A NJ high school principal is being investigated for supposedly telling students over the PA system that Native Americans were scalped at an early Thanksgiving. According to the Bergen Record, a purported recording reveals that a man says, "We must very, very, very, very understanding to our Native Americans, who lost and sacrificed because of the scalping that took place on Thanksgiving. They were invited to a dinner, and then their lives were taken from them."

The principal in question, Amod Field at John F. Kennedy Educational Complex in Paterson, NJ, told the Record, "There's been altered tapes sent out" and that he only recalled telling students to "remember the need to be sensitive about what took place" during an early Thanksgiving and that "lives were lost."

He said in the second interview he did not recall using the word "scalping" in the school announcement, but he cited several websites — including a blog post titled "The Truth About Scalping" on the Tumblr site Rarely in History — that he said offered evidence that Native Americans were scalped at the second Thanksgiving.

The Rarely in History Tumblr site has this quote:

In 1641, the Dutch governor of Manhattan offered the first scalp bounty; a common practice in many European countries. This was broadened by the Puritans to include a bounty for Natives fit to be sold for slavery. The Dutch and Puritans joined forces to exterminate all Natives from New England, and village after village fell. Following an especially successful raid against the Pequot in what is now Stamford, Connecticut, the churches of Manhattan announced a day of “thanksgiving” to celebrate victory over the heathen savages. This was the 2nd Thanksgiving. During the feasting, the hacked off heads of Natives were kicked through the streets of Manhattan like soccer balls.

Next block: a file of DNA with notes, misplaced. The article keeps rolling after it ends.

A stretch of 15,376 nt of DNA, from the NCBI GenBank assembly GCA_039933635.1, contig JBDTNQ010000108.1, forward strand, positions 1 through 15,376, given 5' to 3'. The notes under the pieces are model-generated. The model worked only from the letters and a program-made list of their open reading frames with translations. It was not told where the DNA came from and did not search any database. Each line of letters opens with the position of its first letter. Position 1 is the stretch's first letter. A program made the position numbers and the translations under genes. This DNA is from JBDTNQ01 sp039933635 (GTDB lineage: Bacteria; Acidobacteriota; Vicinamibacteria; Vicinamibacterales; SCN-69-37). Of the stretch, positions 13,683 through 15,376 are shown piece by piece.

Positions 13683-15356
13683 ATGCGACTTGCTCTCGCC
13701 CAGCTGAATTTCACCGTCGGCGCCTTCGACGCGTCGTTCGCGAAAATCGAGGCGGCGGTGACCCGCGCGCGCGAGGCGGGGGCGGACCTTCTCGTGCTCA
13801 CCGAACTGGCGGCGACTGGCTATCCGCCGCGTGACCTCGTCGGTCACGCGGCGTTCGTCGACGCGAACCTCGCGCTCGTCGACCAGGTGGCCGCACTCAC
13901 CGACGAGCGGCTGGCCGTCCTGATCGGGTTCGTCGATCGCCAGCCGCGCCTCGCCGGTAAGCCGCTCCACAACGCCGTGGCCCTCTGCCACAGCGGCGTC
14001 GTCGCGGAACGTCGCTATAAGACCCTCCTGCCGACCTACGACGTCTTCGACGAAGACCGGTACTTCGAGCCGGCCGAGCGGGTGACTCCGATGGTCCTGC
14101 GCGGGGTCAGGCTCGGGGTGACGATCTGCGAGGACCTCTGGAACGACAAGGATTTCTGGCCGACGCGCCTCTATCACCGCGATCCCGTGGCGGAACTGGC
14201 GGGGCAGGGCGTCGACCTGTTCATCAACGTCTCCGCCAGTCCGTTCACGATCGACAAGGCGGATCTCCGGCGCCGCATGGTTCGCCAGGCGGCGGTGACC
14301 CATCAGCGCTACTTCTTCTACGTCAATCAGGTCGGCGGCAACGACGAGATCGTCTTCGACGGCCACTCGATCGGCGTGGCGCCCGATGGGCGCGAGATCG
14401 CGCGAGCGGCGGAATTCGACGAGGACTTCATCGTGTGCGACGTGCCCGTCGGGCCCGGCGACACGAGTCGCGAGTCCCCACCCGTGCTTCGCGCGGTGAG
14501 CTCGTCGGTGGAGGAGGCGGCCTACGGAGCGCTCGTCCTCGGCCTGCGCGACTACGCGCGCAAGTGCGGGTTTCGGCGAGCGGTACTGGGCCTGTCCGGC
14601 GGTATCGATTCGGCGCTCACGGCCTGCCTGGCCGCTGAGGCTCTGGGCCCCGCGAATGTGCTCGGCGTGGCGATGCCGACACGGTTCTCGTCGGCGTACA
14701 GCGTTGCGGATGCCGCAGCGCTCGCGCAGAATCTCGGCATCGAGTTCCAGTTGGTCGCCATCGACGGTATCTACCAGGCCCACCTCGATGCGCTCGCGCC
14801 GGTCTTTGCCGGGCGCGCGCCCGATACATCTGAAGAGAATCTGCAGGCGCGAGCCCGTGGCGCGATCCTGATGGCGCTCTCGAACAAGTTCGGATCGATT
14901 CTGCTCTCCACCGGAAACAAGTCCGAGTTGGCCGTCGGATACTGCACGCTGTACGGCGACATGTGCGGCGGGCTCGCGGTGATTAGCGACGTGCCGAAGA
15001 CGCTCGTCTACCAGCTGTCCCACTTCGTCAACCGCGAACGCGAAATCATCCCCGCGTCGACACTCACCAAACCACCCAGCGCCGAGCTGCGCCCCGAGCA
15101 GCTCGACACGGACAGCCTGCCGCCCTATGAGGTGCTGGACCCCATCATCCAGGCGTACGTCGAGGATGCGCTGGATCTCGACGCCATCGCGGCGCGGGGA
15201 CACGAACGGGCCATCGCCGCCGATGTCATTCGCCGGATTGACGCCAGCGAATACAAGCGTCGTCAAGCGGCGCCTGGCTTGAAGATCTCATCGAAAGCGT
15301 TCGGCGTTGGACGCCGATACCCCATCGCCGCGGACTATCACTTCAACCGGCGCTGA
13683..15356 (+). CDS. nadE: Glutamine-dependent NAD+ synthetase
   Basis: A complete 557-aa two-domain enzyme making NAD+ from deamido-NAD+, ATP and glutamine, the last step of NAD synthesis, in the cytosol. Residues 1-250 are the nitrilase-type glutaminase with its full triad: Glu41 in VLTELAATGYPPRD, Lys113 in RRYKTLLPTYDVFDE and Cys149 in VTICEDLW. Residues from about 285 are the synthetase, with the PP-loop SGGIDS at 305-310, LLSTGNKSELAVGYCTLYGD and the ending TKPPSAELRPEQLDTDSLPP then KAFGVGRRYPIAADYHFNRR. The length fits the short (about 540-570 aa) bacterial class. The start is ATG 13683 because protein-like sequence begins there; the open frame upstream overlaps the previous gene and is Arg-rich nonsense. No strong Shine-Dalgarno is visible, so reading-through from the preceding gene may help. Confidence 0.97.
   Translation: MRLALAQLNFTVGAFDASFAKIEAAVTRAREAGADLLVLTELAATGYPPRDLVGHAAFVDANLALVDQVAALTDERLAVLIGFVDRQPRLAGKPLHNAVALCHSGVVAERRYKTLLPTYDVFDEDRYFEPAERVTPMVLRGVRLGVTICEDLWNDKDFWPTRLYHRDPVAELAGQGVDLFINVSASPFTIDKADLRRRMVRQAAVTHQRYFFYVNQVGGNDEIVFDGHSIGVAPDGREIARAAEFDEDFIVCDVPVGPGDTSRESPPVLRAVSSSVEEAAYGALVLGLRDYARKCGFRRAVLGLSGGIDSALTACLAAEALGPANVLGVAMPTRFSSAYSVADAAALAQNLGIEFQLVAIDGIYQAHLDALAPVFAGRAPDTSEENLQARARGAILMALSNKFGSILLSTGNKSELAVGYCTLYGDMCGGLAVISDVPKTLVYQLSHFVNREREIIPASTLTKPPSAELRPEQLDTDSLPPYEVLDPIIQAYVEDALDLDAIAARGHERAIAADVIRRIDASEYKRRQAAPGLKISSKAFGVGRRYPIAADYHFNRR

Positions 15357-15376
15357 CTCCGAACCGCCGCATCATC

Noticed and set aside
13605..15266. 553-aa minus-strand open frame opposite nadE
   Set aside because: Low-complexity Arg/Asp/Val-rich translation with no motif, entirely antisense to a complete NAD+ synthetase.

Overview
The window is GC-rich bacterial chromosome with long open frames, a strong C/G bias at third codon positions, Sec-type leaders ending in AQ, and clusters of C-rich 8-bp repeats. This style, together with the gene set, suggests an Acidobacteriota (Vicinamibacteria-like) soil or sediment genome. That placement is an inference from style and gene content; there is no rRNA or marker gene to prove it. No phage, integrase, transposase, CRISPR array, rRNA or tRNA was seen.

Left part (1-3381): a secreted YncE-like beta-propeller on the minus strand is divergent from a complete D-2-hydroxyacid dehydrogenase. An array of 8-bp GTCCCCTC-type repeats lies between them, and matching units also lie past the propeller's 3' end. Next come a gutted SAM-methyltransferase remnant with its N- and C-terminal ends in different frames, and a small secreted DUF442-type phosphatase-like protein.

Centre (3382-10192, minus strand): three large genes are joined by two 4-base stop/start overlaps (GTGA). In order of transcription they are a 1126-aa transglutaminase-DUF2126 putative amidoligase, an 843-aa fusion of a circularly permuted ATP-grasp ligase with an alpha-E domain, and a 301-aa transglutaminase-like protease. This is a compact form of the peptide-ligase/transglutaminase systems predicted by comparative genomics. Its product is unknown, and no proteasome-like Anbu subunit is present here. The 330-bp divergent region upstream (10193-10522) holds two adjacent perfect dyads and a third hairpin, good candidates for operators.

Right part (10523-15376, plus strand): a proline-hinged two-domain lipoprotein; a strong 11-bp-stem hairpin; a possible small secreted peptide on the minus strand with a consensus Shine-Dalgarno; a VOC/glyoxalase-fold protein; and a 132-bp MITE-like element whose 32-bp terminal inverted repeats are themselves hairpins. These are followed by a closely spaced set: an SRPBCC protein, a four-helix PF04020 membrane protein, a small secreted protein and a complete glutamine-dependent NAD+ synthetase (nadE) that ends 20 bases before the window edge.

However, this seems to be heavily paraphrased/borrowed from a 2005 book, Indians in the Americas: The Untold Story, which doesn't put the 1641 scalp bounty in the context of any feast. Also, the first Thanksgiving was held in 1621.

While treatment of Native Americans during colonial times was beyond atrocious at times, Daniel Richter, director of the McNeil Center for Early American Studies at the University of Pennsylvania, tells the Record that no one was killed at the first Thanksgiving in 1621, "There are several well-documented occasions on which colonists invited native people to share a meal and then murdered them, but I am not aware of any connection to what might be called a Thanksgiving feast."

Field said, "There's different variations in history. My thing is about being informative to young people. … I stand for love and caring of people of all kinds." Will he bring up Tofurkey—as seen on Tumblr—during next year's PA announcement?